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  string(5217) "The reputation of a recruiter has always been heavily dependent on our ability to fulfil the needs of both a candidate and a client – and successfully make a placement.

As simple as this may sound, this ‘success rate’ against which recruiters are so stringently measured can involve weeks and weeks of endless sourcing, head hunting and networking to discover even a fraction of the ‘crème de la crème’ that the client is so desperately seeking.

Not to mention the hard graft the recruiter has already invested in just getting the job on – persistent contact, meeting after meeting, a job brief and remuneration package… followed by an updated job brief and remuneration package (of which sometimes the latter may not necessarily work to the recruiter’s advantage).

It is accurate to say that at this stage in the recruitment process, a consultant has dedicated a significant amount of time in understanding everything about the client – the history of the business, the future of the company, the culture, the organisational structure, the good, the bad and the ugly… you get the idea.

In light of, often, very particular (and sometimes extreme) criteria determined by the client, candidates have been identified, examined and probed by the middle men, thereby revealing a shortlist of exceptional talent awaiting their fate.  As interviews commence, the consultant breathes a sigh of relief and assumed accomplishment ‘I’ve got this one in the bag’.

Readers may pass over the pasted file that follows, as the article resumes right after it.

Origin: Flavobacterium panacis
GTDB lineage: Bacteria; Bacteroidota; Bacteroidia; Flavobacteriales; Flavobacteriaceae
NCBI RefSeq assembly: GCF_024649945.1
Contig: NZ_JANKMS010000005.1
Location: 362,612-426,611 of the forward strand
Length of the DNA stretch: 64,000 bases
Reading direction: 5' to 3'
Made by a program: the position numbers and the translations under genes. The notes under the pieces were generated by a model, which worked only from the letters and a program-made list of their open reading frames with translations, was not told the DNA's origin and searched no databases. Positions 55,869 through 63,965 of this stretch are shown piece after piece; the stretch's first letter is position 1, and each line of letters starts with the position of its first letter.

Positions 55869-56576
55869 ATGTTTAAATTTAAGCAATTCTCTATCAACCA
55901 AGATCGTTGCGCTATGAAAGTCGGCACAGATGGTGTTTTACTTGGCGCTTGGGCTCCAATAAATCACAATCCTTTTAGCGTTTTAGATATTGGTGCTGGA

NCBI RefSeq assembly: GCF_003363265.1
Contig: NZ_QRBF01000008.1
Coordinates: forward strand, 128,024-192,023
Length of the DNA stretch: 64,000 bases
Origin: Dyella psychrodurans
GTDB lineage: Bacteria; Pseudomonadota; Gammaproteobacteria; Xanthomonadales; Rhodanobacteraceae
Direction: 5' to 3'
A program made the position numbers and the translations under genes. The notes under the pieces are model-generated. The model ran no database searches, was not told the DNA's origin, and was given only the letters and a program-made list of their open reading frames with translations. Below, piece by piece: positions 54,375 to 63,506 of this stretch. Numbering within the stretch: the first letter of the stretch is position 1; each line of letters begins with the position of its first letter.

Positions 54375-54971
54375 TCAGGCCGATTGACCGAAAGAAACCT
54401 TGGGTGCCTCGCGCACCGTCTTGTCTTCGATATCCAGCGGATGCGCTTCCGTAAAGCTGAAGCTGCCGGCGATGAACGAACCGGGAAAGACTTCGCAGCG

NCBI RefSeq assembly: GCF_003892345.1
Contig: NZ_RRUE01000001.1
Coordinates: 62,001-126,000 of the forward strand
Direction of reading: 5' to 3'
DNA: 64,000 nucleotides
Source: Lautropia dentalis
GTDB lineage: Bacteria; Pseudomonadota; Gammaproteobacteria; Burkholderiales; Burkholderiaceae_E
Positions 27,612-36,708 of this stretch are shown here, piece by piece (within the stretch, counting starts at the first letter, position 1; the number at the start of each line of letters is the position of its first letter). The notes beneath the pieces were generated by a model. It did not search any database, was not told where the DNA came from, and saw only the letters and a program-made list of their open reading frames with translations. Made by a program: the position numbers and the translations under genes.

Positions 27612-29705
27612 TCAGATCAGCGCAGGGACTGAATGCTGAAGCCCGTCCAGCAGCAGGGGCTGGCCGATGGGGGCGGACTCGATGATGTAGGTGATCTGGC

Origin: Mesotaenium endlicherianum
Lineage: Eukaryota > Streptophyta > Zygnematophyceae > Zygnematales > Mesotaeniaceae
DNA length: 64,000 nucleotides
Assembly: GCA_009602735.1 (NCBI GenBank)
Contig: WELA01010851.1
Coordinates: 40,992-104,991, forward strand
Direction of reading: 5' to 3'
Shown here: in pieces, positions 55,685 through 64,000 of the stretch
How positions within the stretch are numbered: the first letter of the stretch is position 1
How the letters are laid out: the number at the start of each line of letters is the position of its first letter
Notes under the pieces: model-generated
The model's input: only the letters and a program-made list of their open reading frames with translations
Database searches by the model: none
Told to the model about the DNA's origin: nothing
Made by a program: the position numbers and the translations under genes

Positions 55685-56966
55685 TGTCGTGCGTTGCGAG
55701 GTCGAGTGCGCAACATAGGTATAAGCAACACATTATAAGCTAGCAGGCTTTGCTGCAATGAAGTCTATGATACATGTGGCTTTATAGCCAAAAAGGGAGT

Sound too good to be true?  Unfortunately in some cases, this is just the beginning.

So here is my personal experience that would strongly suggest you never ‘have it in the bag’ so easily, and fortunately I was able to share the burden with my colleague Loretta who was working on this particular role with me at the time.

Our client was incredibly particular in their requirements and liked to ‘change the goalposts’ at every hurdle, so you can imagine our delight when we had successfully achieved all of the above, and interviews began to take place.  The T’s were crossed and I’s were dotted, and we started to enjoy the interim of what we assumed would result in a long awaited placement.